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SummaryUS Treasury secretary Timothy F. Geithner says France’s Christine Lagarde and Mexico’s Agustin Carstens are both qualified to run the IMF.

Geithner may back Lagarde to keep US leadership of WB

US Treasury secretary Timothy F. Geithner says France’s Christine Lagarde and Mexico’s Agustin Carstens are both qualified to run the IMF. He may have little choice but to support Lagarde. Under an unwritten agreement that dates back to the end of World War II, the IMF has always been led by a European while the World Bank has been headed by an American. Backing a non- European for the IMF could mean relinquishing US control of the World Bank —an outcome members of Congress who decide on funding for development banks are not ready to contemplate. “For the sake of influencing policy and lending, as well as maintaining congressional support, it is very important that the World Bank continue to be led by an American,” representative Nita Lowey of New York said.

Truce holding as Yemenis celebrate Saleh’s absence

Yemenis on Monday celebrated what many hope will be a new era without President Ali Abdullah Saleh, now recuperating in Saudi Arabia after an operation to remove shrapnel from his chest a day earlier. An opposition party coalition, which joined months of street protests to end Saleh’s three-decade rule, said it backed as a first step transferring power to the vice-president who is now the troubled country’s acting leader. The Saudi-led Gulf Cooperation Council, in a statement from its secretary-general, urged all parties to work to end violence and said it was is ready to contribute to any mediation. But the future of Yemen, generals and politicians, remains uncertain.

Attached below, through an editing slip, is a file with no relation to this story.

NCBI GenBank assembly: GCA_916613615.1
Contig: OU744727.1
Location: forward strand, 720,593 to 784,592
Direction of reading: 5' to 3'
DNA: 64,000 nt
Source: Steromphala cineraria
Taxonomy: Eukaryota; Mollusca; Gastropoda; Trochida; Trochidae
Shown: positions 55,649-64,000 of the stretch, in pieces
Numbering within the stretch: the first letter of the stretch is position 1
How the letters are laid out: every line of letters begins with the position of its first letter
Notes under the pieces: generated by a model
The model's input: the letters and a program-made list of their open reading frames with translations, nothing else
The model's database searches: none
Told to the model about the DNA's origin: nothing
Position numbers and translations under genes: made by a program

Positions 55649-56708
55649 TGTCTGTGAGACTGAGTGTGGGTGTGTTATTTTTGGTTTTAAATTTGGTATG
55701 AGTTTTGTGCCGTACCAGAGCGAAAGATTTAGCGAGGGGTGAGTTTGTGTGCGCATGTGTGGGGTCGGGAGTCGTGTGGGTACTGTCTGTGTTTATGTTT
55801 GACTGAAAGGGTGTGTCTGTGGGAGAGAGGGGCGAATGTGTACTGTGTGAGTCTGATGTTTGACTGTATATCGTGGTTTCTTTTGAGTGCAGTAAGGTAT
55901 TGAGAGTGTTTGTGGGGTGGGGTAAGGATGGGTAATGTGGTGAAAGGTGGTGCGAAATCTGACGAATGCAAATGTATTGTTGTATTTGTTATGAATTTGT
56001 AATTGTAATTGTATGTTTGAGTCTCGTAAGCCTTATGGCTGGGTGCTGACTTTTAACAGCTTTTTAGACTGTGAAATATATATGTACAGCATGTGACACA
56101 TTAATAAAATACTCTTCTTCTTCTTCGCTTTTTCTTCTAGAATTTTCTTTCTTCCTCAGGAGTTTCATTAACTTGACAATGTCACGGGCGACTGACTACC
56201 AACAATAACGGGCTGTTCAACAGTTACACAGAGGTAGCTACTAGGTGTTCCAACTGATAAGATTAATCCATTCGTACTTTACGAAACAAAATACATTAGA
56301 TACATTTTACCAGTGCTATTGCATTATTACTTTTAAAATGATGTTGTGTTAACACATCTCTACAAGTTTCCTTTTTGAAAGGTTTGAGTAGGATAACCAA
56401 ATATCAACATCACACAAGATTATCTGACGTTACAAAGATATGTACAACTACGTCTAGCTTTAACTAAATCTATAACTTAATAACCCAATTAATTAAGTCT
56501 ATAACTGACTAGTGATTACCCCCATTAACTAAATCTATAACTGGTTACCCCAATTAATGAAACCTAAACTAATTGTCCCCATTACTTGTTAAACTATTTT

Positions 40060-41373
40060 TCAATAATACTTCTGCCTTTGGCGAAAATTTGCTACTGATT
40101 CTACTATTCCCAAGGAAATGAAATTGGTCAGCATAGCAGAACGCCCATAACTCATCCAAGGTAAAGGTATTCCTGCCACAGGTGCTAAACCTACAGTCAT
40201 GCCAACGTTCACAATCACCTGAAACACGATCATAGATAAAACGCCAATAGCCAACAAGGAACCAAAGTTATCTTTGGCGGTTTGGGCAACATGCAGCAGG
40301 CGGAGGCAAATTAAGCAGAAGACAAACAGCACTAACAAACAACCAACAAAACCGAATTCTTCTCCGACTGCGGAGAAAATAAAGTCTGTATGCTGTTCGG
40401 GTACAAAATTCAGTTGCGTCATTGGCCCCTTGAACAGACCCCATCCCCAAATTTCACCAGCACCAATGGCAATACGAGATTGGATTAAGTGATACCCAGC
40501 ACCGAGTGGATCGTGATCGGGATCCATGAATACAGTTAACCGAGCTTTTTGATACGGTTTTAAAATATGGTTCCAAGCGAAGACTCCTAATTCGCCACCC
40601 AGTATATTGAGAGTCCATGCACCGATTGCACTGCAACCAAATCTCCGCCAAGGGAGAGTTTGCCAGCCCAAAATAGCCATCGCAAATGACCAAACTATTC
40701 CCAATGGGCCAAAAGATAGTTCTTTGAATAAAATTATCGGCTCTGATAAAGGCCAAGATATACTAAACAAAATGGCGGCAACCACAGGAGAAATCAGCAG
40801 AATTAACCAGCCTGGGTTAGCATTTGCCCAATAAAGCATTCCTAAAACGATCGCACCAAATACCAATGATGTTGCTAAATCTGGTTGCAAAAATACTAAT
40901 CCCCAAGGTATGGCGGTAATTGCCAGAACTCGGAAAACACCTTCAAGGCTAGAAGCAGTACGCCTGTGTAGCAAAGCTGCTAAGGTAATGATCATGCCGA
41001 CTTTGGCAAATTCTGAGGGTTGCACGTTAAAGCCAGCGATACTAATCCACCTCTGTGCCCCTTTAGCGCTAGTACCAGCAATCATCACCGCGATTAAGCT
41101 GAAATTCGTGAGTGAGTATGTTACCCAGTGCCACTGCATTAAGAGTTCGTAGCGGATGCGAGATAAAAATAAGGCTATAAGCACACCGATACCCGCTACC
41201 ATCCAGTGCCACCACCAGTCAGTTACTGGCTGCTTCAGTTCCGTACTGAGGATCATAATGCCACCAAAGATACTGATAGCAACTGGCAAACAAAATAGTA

Daimler, Rolls-Royce clinch control of Tognum

Daimler and Rolls-Royce have secured a 60% stake in engine maker Tognum with a sweetened takeover bid, expanding their presence in higher margin industrial diesel engines. However, the bidding consortium fell short of its initial goal, which was to win full control of Tognum, a manufacturer of military and ship engines once owed by Daimler. Last month German car and truck maker Daimler and Britain’s Rolls were forced to raise their offer to 26 euros ($38.07) a share, raising it from an initial 24 euros a share bid and valuing the diesel and gas engine maker at 3.4 billion euros. They hope to tap into a global market worth more than 30 billion euros a year that is growing at above average rates. But to gain access to intellectual property in the form of patents, and to enable

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